As we invoke the Name, we should not deliberately shape in our minds any visual image of the Saviour. This is one of the reasons why we usually say the Prayer in darkness, rather than with our eyes open in front of an icon. ‘Keep your intellect free from colours, images and forms’, urges St Gregory of Sinai; beware of the imagination (phantasia) in prayer — otherwise you may find that you have become a phantastes instead of a hesychastes! ‘So as not to fall into illusion (prelest) while practising inner prayer,’ states St Nil Sorskii (+1508), ‘do not permit yourself any concepts, images or visions.’ ‘Hold no intermediate image between the intellect and the Lord when practising the Jesus Prayer’, Bishop Theophan writes. ‘… The essential part is to dwell in God, and this walking before God means that you live with the conviction ever before your consciousness that God is in you, as he in everything: you live in the firm assurance that he sees all that is within you, knowing you better than you know yourself. This awareness of the eye of God looking at your inner being must not be accompanied by any visual concept, but must be confined to a simple conviction of feeling.’ Only when we invoke the Name in this way — not forming pictures of the Saviour but simply feeling his presence — shall we experience the full power of the Jesus Prayer to integrate and unify.
The Jesus Prayer is thus a prayer in words, but because the words are so simple, so few and unvarying, the Prayer reaches out beyond words into the living silence of the Eternal. It is a way of achieving, with God’s assistance, the kind of non-discursive, non-iconic prayer in which we do not simply make statements to or about God, in which we do not just form pictures of Christ in our imagination, but are ‘oned’ with his in an all-embracing, unmediated encounter. Through the Invocation of the Name we fell his nearness with our spiritual senses, much as we feel the warmth with our bodily senses on entering a heated room. we know him, not through a series of successive images and concepts, but with the unified sensibility of the heart. So the Jesus Prayer concentrates us into the here and now, making us single-centred, one-pointed, drawing us from a multiplicity of thoughts to union with the one Christ. ‘Through the remembrance of Jesus Christ’, says St Philotheus of Sinai (?ninth-tenth century), ‘gather together your scattered intellect’ — gather it together from the plurality of discursive thinking into the simplicity of love.
Many, on hearing that the Invocation of the Name is to be non-discursive and non-iconic, a means of transcending images and thoughts, may be tempted to conclude that any such manner of praying lies altogether beyond their capacities. To such it should be said: the Way of the Name is not reserved for a select few. It is within the reach of all. When you first embark on the Jesus Prayer, do not worry too much about expelling thoughts and mental pictures. As we have said already, let your strategy be positive, not negative. Call to mind, not what is to be excluded, but what is to be included. Do not think about your thoughts and how to shed them; think about Jesus. Concentrate your whole self, all your ardour and devotion, upon the person of the Saviour. Fell his presence. Speak to him with love. If your attention wanders, as undoubtedly it will, do not be discouraged; gently, without exasperation or inner anger, bring it back. If it wanders again and again, then again and yet again bring it back. Return to the centre — to the living and personal centre, Jesus Christ.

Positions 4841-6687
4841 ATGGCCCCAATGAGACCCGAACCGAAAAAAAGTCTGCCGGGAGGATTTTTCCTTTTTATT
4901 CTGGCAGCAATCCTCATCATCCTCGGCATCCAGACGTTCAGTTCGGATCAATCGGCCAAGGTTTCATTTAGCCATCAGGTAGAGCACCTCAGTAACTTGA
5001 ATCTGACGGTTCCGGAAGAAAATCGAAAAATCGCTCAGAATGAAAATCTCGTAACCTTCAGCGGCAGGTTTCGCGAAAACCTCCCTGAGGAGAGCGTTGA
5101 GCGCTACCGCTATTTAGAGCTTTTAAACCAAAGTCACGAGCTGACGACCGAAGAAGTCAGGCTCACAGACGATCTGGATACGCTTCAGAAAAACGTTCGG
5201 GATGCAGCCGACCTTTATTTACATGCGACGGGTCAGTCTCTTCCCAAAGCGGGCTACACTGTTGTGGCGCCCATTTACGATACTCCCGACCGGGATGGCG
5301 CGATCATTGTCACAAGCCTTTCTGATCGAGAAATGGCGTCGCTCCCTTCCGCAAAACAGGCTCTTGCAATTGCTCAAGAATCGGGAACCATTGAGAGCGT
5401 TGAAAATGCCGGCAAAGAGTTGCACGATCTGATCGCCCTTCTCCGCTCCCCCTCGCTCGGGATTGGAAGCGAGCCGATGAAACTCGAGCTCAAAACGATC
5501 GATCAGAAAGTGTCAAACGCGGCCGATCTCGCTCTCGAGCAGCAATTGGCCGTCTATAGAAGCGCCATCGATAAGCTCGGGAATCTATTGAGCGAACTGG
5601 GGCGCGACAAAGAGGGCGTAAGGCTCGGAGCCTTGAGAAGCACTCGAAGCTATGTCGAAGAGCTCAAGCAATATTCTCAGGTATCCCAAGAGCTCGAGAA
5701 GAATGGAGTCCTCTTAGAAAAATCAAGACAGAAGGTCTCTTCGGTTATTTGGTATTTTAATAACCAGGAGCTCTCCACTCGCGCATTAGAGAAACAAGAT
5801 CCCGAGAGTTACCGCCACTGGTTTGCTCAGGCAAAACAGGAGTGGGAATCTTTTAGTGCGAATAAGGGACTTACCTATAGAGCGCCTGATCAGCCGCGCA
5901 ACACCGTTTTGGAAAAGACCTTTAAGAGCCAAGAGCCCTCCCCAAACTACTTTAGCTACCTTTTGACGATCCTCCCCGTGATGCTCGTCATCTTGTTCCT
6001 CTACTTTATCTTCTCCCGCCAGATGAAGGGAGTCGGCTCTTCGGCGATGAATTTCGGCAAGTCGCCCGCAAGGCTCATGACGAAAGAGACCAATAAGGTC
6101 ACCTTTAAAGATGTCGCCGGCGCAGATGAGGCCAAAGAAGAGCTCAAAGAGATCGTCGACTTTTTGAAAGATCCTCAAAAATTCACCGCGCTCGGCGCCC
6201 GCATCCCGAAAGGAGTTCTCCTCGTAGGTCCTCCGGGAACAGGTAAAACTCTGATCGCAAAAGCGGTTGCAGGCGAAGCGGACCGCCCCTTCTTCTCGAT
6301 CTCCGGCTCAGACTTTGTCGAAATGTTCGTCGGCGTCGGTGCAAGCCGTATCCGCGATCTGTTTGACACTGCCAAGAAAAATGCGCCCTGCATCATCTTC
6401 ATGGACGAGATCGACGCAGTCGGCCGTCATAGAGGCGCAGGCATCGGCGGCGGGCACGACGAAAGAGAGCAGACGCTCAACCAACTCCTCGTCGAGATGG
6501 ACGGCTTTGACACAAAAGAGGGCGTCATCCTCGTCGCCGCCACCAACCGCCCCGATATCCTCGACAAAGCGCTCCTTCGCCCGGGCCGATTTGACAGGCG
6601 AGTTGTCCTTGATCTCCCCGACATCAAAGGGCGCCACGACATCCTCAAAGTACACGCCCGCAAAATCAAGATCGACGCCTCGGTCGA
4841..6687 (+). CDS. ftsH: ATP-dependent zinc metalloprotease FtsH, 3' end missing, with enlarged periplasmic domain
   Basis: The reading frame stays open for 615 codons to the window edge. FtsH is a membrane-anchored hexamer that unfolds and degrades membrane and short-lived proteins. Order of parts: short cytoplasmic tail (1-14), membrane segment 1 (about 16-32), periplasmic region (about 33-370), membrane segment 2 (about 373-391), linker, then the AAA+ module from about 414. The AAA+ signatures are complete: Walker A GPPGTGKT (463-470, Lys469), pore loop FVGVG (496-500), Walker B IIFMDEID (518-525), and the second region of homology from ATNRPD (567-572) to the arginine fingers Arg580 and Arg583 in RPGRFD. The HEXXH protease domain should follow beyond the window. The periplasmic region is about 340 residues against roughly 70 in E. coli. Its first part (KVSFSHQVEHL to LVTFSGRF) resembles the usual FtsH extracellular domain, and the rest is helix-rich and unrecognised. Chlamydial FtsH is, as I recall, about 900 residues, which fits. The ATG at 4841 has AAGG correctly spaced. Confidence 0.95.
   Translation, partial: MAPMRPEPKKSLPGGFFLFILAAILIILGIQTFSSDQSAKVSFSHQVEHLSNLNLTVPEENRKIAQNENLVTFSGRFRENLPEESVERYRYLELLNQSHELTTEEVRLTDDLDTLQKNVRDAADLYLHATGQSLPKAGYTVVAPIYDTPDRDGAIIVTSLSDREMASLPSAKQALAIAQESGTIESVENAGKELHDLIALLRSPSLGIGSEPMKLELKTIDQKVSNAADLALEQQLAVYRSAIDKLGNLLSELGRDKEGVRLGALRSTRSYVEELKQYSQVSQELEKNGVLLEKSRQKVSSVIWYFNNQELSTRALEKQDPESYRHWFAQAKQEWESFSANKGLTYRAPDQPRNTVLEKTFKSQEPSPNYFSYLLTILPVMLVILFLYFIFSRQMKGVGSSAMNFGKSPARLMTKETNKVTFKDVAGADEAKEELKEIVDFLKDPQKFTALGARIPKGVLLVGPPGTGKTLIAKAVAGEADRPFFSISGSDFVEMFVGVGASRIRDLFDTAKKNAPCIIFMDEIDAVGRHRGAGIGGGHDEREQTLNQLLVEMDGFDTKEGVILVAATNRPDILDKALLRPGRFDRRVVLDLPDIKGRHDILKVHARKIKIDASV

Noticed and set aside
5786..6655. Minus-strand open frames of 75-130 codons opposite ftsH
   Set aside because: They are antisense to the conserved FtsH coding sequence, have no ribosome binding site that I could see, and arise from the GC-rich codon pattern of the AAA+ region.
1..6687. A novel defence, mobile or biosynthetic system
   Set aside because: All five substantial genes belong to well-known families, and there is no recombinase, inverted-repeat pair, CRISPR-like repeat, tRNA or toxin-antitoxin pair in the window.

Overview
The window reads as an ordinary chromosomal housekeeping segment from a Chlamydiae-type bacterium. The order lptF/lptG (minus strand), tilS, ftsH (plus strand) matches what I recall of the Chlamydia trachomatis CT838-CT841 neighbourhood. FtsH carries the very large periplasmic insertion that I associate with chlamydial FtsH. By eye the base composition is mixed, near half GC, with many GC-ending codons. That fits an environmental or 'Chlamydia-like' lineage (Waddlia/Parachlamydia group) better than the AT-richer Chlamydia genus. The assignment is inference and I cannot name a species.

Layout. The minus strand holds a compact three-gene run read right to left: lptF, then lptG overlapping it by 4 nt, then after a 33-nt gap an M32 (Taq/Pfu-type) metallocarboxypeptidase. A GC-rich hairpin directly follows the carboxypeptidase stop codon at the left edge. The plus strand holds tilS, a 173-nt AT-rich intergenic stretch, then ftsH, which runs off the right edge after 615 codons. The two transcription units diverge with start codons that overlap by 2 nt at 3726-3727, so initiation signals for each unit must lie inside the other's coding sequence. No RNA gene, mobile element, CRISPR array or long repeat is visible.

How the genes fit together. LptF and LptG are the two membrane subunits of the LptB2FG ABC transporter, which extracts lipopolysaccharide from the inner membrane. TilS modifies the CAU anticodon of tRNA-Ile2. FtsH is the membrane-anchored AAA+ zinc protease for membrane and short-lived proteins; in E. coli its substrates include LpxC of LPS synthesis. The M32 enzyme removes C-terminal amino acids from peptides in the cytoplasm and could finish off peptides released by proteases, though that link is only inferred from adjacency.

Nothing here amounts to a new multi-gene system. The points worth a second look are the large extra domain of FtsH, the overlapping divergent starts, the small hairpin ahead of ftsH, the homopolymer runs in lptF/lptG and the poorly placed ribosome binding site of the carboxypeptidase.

Look on the Invocation, not so much as prayer emptied of thoughts, but as prayer filled with the Beloved. Let it be, in the richest sense of the word, a prayer of affection — although not of self-induced emotional excitement. For while the Jesus Prayer is certainly far more than ‘affective’ prayer in the technical Western sense, it is with our loving affection that we do right to begin. Our inner attitude, as we commence the Invocation, is that of St Richard of Chichester:
O my merciful Redeemer, Friend and Brother,
May I see thee more Clearly,
love thee more dearly,
and follow thee more nearly.
Without denying or diminishing the classic teaching of the Hesychast masters on the Jesus Prayer as a ‘shedding of thoughts’, it has to be acknowledged that over the centuries most Eastern Christians have used the Prayer simply as an expression of their tender, loving trust in Jesus the Divine Companion. And there is surely no harm in that.